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In the ever-evolving world of technology, March 24, 2001, marked a significant milestone as Apple unleashed its groundbreaking Mac OS X 10.0 Cheetah. Priced at $129 and available both for standalone purchase and preinstalled on new computers, this next-generation operating system represented a departure from the classic Mac OS, promising a revolutionary experience for users worldwide.
Heralded by Apple’s visionary CEO, Steve Jobs, as the most important software release since the original Macintosh operating system in 1984, Mac OS X was designed to marry the power and openness of UNIX with the legendary ease of use and broad applications base of Macintosh.
Jobs expressed his anticipation for Mac users to embrace the stability, power, and elegance encapsulated in Mac OS X. Little did the world know that this release would pave the way for a new era in operating systems.
At the heart of the announcement were over 350 applications shipping on the launch day, with the promise of hundreds more to follow by summer. Over 10,000 developer organizations globally were committed to delivering over 20,000 Mac OS X applications. Industry giants such as Microsoft, IBM, Macromedia, and Symantec were among the contributors, solidifying the platform’s potential for versatility.
Apple sweetened the deal further by offering Mac OS X versions of its three flagship applications – iMovie 2, iTunes, and a preview version of AppleWorks 6.1 – as free downloads, showcasing the system’s multimedia and productivity capabilities.
|March 24, 2001
|PowerPC G3 processor (Unfortunately Original PowerBook G3 is not supported)
128 MB RAM
1.5 GB of hard disk space
At the core of Mac OS X lay the Darwin foundation, an incredibly stable, open-source, UNIX-based architecture. This formed the basis for the system’s robust features, including true memory protection, preemptive multi-tasking, and symmetric multiprocessing, especially on the dual processor Power Mac G4.
The new Quartz 2D graphics engine, based on the Internet-standard Portable Document Format, promised stunning graphics and broad font support. Aqua, the entirely new user interface, introduced breakthrough features like the Dock, revolutionizing document organization.
Mac OS X boasted an extensive array of features, including dynamic memory management, advanced power management, QuickTime 5 integration, and automatic networking. Users could easily manage all network and internet connections through a single interface, ensuring seamless online experiences.
The operating system offered full PDF support, native support for TrueType, Type 1, and OpenType fonts, and integration with iTools for direct access to iDisk free internet storage. The inclusion of powerful web development tools and support for symmetric multi-processing further solidified Mac OS X’s position as a comprehensive and forward-thinking platform.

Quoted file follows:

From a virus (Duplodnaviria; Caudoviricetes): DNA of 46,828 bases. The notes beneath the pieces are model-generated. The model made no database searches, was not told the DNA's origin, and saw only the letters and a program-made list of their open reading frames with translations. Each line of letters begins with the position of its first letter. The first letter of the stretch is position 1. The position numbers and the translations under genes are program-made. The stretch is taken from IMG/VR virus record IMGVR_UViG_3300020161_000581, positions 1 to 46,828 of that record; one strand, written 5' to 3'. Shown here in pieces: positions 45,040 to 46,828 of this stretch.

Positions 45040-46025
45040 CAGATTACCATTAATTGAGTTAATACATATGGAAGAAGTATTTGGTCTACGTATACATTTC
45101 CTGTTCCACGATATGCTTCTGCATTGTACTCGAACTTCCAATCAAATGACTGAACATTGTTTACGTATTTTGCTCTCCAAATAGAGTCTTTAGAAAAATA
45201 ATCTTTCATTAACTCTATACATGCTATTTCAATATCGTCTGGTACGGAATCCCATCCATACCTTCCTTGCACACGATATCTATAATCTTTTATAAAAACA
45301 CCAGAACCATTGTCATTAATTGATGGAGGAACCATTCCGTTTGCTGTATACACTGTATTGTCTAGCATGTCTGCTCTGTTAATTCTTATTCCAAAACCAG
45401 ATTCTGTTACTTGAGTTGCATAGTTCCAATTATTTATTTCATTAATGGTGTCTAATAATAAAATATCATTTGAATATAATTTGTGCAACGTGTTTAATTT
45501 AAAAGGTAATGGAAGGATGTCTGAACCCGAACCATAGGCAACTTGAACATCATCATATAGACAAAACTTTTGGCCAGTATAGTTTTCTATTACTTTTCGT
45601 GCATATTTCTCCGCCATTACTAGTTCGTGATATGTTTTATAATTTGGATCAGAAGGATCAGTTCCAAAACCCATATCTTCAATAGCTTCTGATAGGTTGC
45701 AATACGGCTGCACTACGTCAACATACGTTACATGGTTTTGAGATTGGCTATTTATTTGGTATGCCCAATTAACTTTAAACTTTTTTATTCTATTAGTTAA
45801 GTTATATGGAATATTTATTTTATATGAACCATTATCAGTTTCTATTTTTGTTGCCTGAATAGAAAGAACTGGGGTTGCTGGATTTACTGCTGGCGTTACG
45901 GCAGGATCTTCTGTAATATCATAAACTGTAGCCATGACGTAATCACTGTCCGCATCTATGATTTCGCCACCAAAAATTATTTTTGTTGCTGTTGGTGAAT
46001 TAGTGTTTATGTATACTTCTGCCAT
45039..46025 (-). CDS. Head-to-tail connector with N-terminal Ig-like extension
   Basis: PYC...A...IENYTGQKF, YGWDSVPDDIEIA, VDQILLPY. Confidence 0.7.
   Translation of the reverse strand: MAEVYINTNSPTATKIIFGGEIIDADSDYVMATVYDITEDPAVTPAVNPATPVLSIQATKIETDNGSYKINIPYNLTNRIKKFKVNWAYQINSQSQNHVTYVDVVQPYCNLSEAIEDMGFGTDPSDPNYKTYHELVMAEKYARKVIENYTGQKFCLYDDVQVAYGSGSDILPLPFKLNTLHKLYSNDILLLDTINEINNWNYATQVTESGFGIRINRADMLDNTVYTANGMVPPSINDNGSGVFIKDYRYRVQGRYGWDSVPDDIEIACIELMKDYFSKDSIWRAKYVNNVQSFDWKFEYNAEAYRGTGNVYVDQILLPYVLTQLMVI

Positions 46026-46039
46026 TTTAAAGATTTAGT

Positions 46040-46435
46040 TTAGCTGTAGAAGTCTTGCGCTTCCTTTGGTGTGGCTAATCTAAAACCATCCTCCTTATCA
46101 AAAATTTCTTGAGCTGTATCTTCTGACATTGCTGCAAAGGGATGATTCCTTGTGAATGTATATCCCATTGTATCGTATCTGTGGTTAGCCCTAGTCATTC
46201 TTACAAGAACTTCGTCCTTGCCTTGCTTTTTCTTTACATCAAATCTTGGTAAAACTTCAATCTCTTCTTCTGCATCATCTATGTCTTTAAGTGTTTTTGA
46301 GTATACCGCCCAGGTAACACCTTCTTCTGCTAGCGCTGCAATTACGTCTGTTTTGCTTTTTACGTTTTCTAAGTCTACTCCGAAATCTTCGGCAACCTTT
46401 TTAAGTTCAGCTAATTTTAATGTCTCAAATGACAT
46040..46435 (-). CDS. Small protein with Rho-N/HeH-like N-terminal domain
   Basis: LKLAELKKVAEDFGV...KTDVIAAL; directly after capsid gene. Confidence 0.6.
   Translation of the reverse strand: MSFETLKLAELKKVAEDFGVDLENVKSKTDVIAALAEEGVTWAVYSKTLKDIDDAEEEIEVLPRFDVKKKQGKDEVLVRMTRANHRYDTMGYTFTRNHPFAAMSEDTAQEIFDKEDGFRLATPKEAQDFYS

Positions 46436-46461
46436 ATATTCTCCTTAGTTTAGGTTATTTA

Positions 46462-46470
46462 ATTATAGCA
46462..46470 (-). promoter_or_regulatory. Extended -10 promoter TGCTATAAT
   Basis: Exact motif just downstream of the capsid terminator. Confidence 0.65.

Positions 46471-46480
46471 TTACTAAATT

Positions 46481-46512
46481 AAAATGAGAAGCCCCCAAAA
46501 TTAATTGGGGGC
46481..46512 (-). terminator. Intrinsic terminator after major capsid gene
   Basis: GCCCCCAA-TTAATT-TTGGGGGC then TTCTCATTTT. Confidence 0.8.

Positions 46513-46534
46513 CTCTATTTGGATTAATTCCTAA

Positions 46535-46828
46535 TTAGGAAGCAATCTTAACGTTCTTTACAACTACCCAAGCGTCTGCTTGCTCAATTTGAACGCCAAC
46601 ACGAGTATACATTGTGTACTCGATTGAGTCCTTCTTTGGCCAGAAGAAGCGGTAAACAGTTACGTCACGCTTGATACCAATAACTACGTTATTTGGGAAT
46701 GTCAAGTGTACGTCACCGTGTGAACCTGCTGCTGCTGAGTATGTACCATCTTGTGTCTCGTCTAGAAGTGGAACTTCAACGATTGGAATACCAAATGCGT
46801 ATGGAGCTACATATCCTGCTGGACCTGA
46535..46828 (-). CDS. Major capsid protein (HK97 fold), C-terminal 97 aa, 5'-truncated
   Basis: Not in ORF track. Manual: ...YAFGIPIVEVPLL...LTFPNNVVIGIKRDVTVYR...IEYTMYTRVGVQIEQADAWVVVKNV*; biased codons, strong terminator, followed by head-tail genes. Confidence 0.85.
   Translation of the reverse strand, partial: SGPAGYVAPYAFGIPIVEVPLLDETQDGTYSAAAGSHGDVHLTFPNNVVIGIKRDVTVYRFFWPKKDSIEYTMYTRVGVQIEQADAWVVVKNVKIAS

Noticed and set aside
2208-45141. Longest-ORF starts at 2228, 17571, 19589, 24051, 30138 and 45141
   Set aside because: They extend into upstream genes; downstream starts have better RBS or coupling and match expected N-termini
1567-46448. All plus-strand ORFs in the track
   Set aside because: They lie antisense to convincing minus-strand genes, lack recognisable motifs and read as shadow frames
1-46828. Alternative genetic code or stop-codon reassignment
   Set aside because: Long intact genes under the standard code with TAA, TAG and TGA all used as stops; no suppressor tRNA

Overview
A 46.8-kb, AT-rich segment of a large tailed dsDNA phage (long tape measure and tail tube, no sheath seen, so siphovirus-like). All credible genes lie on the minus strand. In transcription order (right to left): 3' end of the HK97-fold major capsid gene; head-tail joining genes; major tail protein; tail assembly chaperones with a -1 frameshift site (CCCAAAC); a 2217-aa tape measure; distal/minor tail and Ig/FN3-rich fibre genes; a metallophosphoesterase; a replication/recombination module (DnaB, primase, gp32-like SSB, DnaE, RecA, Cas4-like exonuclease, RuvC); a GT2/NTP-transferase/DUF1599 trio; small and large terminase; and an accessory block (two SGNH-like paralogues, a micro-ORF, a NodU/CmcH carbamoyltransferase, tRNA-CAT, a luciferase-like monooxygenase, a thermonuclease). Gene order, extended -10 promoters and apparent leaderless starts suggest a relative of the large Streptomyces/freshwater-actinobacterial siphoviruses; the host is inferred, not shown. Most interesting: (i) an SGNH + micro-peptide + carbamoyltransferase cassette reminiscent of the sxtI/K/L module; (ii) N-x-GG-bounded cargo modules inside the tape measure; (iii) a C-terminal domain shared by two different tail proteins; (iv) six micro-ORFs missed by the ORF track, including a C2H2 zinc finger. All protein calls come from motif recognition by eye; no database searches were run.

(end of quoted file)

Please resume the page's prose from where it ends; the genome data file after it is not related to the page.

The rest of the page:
Despite its groundbreaking features, the Cheetah faced a mixed reception upon launch. While praised for introducing the Aqua interface and overhauling memory management, it received criticism for missing features and performance issues. Reviews cited instances of poor performance, kernel panics, and system freezes, leading to a recognition that the operating system while promising, was still in its infancy.
ZDNet referred to Mac OS X 10.0 as “underdone,” citing performance issues and system freezes caused by main applications like Finder. CNET, rating it 6 out of 10, acknowledged its stability, UI, memory management, and speed but noted it wasn’t “ready for the masses” due to missing third-party applications and other issues.
David Pogue of The New York Times highlighted the aesthetic superiority and enhanced features of Mac OS X but noted it was not yet polished for the average user, citing missing features like CD burning and automated shutdown scheduling.
Despite the initial hurdles, Mac OS X 10.0 Cheetah laid the foundation for subsequent releases and innovations in the Macintosh operating system. The critiques were taken to heart, leading to the release of Mac OS X 10.1 Puma, which addressed many of the performance and feature concerns raised by users and critics.
The Cheetah, though replaced by newer versions, remains a crucial milestone in the history of the Macintosh operating system. It serves as a testament to Apple’s unwavering commitment to innovation and progress, showcasing the company’s ability to learn from feedback and continually refine its products.
As we look back 22 years later, the legacy of Mac OS X 10.0 Cheetah endures, reminding us of the transformative journey that began on March 24, 2001, and continues to shape the landscape of operating systems today.
Versions of the Mac OS X Cheetah
|Mac OS X 10.0
|March 24, 2001
|Mac OS X 10.0.1
|April 14, 2001
|Mac OS X 10.0.2
|May 1, 2001
|Mac OS X 10.0.3
|May 9, 2001
|Mac OS X 10.0.4
|June 21, 2001
Further Reading and References
- Mac OS X Hits Stores This Weekend – Apple Newsroom
- Mac OS X 10.0 – Wikipedia
- Mac OS X 10.0 Cheetah – 512 Pixels
- Mac OS X 10.0 – ARS Technica
- Mac OS X turns 20: Most important software in Apple history – Cult of Mac
- Apple Mac OS X: A decade of Ten – The Register
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Last updated: January 27, 2024